Eleven years after the break of the bloody civil war, 6 Syrians out of 10 suffer from hunger and have no idea where and how to get food.
According to the Global Report on Food Crisis, there are more than 12 million people who are living a situation of food insecurity in Syria. FAO defines food insecurity as the lack of regular access to enough safe and nutritious food for normal growth and development and an active and healthy life.
At the expenses of the youngest
The reality that has been repeated daily over the past few years in Syria is spine-chilling.
In the surroundings of Damascus, men and women wait in line for hours for their turn to receive a few loaves of bread or a handful of rice. Many children search through the rubbish for something edible. Unfortunately, as for every war and crisis, children are the ones who pay the highest price. When debts become unsustainable, child labour and early marriage remain the last desperate resource for thousands of families who would otherwise starve to death.
According to a study dated March 15, 2022,in Syria child labour is 84% widespread and early marriage 71%. But it is mainly Syrian refugee children who experience the tragic situation. In Jordan, for example, more than 40% of Syrian refugees do not attend school in order to help family’s sustenance. And although the minimum age for marriage in Jordan is 18, some 36% of Syrian girls marry before reaching adulthood.
It is sad to think that before the civil war, Syria was a country with a literacy rate close to 100%. Schools and canteens used to be filled with children.
A general food insecurity
Food prices have doubled (and in some cases they tripled) from 2021 and the war in Ukraine Is already feeling its effects in the region. As a matter of fact, the Syrian Republic has always relied on the essential wheat importation coming from Russia. But the crisis in Ukraine has stopped wheat and fuel importation. The government of the dictator Assad is rationing flour, fuel and sugar in this moment. A rice crisis is feared.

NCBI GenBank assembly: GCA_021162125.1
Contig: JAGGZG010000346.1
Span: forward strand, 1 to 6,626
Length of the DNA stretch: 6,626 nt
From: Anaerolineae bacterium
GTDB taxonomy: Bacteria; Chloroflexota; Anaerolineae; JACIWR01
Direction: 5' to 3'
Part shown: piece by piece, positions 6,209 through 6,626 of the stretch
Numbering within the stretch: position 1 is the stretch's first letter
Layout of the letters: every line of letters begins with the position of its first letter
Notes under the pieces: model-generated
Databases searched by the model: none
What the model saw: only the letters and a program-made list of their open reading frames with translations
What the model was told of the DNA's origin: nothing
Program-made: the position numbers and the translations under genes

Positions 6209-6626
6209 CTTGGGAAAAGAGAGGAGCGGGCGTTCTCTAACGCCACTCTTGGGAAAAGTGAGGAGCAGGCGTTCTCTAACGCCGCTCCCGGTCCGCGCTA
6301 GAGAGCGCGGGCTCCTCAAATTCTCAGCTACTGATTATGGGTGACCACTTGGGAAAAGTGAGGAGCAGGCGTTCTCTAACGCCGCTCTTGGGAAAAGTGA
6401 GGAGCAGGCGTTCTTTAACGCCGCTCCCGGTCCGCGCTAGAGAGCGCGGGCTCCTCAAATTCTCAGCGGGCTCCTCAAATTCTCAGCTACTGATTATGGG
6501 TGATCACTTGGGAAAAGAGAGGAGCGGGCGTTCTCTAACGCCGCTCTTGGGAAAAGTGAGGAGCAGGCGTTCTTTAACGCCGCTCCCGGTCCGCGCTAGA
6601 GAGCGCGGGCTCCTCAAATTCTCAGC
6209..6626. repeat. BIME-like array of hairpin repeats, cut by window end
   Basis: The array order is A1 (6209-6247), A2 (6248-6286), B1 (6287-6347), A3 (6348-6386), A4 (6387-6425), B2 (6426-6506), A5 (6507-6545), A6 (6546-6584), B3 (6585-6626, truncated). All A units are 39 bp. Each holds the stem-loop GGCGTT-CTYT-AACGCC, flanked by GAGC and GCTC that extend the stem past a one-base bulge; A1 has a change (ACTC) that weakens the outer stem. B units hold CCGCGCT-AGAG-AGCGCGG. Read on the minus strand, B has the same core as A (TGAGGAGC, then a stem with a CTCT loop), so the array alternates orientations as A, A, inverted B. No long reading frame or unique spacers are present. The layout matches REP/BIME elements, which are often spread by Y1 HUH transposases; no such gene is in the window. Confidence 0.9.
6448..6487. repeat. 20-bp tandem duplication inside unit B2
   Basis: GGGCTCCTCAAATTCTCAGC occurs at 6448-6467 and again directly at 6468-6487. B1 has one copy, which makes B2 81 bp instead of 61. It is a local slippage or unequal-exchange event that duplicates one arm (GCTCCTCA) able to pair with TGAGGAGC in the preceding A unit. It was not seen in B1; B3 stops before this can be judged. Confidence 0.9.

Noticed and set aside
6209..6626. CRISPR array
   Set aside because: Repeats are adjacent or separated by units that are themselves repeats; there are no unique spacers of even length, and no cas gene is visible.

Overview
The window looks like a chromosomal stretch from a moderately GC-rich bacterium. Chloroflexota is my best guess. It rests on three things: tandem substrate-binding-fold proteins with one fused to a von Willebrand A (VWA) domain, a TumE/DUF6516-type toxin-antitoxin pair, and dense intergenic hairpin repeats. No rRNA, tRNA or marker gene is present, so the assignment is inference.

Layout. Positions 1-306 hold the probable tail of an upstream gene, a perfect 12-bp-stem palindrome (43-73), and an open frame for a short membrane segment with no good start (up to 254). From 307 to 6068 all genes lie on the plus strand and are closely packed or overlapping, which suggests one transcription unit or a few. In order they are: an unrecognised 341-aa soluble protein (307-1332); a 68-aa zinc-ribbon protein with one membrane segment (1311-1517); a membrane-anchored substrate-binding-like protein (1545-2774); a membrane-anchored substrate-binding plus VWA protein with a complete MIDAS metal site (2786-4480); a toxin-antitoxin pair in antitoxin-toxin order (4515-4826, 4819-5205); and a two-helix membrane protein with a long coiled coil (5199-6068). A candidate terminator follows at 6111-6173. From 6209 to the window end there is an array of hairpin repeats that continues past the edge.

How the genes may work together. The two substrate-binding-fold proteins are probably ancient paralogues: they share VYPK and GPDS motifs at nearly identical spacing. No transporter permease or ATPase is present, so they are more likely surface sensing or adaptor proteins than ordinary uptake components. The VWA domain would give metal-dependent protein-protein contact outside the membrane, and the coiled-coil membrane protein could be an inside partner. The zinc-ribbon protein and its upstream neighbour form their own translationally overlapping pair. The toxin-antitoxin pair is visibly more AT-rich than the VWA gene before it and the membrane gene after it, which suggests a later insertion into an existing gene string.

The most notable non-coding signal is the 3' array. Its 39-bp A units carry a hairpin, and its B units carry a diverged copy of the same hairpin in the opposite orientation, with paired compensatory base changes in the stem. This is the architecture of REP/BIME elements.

To all of this it should be added a dizzying Syrian pound devaluationwhose immediate consequence is a very high inflation and a growing impossibility for Syrians to buy the bare essentials for survival.
Today the minimum monthly salary is 26$ in the public sector. At the market you can find an egg for 15 cents, one kilo of meat for 4$ and one kilo of rice for half a dollar. The maths are soon done: with such a salary, a family with two children can buy food for a maximum of four days a month. It is not surprising that 90% of the population live below poverty line.
Not for over a decade have so many Syrians been at risk of food insecurity. This year it is expected that more than 12 million people are at risk of suffering from hunger. Not only food and fuel, but also water and electricity.
So, the expulsion of Isis from Syria was not enough to solve the inhabitants’ despair. Nor is it enough that 80% of Syrian territory is back under the control of Bashar-al-Assad’s government.
The consequences of eleven years of war and international sanctions are extremely bitter. A war that is still being fought, especially in the north of the country.
The response of Pro Terra Sancta to the food crisis in Syria
Pro Terra Sancta has been existing in Syria since 2014 with the opening of the first emergency centres in Damascus, Aleppo, Latakia, Knayeh and Yacoubieh. Emergency projects include the distribution of essential goods, sanitary assistance, education in schools and in kindergartens and psychological support.
Recentemente l’Associazione ha voluto far fronte alla quasi totale mancanza di elettricità sostenendo l’acquisto e l’implementazione di pannelli solari per fornire costantemente e gratuitamente energia elettrica e acqua calda. Ricordiamo che in Siria il governo permette un massimo di 3 ore di elettricità al giorno. In a Syria that is dying of hunger, even the smallest help is fundamental to keep our presence by their side.
A heartfelt thanks!